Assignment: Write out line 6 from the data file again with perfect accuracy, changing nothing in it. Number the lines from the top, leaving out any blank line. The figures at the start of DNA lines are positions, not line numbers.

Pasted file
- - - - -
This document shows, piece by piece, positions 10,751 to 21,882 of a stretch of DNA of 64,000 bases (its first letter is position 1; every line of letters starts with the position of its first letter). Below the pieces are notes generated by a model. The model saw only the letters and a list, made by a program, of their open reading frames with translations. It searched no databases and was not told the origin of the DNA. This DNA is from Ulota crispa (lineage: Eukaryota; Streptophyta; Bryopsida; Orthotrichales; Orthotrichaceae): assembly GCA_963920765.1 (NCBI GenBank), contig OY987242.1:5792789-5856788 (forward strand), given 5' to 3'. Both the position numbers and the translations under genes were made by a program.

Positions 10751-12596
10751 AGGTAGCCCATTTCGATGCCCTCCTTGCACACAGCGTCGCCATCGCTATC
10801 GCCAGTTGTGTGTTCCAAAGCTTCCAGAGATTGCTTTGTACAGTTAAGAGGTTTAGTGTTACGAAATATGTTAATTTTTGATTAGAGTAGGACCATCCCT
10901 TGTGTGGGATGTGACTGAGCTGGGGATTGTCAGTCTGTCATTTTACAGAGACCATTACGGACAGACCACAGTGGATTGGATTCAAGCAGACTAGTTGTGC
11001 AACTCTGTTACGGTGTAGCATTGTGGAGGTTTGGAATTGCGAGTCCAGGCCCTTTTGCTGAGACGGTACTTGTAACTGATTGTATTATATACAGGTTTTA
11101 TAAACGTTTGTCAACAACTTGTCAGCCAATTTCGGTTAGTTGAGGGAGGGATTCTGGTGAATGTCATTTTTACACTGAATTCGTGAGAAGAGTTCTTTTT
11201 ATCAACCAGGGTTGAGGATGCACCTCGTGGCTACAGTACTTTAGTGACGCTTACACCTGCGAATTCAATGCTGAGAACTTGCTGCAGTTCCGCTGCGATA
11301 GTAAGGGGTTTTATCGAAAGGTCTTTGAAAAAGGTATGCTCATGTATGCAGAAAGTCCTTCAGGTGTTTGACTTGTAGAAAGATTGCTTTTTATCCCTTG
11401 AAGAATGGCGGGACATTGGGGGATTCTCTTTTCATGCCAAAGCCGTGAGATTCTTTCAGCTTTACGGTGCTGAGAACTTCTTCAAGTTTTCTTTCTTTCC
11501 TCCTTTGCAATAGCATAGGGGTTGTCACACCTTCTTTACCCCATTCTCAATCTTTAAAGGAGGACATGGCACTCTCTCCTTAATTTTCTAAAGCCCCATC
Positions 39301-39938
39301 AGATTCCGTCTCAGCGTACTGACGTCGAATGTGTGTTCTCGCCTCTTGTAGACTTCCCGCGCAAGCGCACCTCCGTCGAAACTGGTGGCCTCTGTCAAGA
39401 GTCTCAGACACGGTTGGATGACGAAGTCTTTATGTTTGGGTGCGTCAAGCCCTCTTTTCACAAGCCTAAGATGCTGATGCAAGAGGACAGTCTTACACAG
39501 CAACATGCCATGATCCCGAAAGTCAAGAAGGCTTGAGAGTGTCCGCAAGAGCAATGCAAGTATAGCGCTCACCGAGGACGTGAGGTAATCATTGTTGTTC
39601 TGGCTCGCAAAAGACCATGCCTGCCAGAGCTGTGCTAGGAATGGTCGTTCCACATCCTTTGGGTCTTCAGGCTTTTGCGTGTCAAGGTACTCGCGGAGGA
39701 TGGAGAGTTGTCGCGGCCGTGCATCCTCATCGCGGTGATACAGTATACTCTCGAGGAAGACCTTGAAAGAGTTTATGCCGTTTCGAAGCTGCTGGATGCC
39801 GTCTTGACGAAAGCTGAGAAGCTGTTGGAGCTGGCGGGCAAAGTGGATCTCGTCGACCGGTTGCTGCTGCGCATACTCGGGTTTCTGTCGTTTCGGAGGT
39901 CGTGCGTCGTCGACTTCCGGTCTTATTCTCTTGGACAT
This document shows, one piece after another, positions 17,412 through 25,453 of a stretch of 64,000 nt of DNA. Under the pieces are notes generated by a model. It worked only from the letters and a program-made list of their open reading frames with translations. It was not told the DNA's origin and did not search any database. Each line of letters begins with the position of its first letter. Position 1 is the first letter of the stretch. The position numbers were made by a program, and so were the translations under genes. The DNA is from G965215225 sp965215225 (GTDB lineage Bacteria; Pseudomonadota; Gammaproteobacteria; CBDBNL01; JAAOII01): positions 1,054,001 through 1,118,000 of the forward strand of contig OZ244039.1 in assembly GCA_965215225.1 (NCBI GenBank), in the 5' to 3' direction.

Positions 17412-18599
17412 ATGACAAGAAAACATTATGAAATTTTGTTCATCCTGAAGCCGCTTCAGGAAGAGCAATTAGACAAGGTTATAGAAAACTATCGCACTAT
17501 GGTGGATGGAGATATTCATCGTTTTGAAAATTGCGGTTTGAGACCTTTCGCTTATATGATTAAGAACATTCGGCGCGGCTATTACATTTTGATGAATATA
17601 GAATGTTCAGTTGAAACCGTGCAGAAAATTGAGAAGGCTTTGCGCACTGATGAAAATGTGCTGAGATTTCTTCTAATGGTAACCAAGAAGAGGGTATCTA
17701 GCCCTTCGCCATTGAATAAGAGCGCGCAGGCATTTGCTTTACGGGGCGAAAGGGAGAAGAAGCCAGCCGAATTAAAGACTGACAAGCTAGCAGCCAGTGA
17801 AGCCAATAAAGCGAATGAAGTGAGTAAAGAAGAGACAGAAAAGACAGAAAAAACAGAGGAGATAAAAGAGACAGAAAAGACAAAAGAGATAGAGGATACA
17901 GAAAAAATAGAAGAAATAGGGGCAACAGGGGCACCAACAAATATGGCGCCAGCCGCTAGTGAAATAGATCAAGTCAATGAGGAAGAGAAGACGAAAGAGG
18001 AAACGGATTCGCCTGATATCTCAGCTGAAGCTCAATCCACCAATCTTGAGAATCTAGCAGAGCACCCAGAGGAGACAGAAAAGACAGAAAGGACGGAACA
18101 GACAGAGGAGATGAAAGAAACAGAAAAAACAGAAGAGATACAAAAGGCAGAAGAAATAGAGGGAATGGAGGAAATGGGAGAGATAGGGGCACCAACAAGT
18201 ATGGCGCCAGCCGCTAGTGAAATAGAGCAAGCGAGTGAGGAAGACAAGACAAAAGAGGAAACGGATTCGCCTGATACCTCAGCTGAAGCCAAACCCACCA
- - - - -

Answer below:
11001 AACTCTGTTACGGTGTAGCATTGTGGAGGTTTGGAATTGCGAGTCCAGGCCCTTTTGCTGAGACGGTACTTGTAACTGATTGTATTATATACAGGTTTTA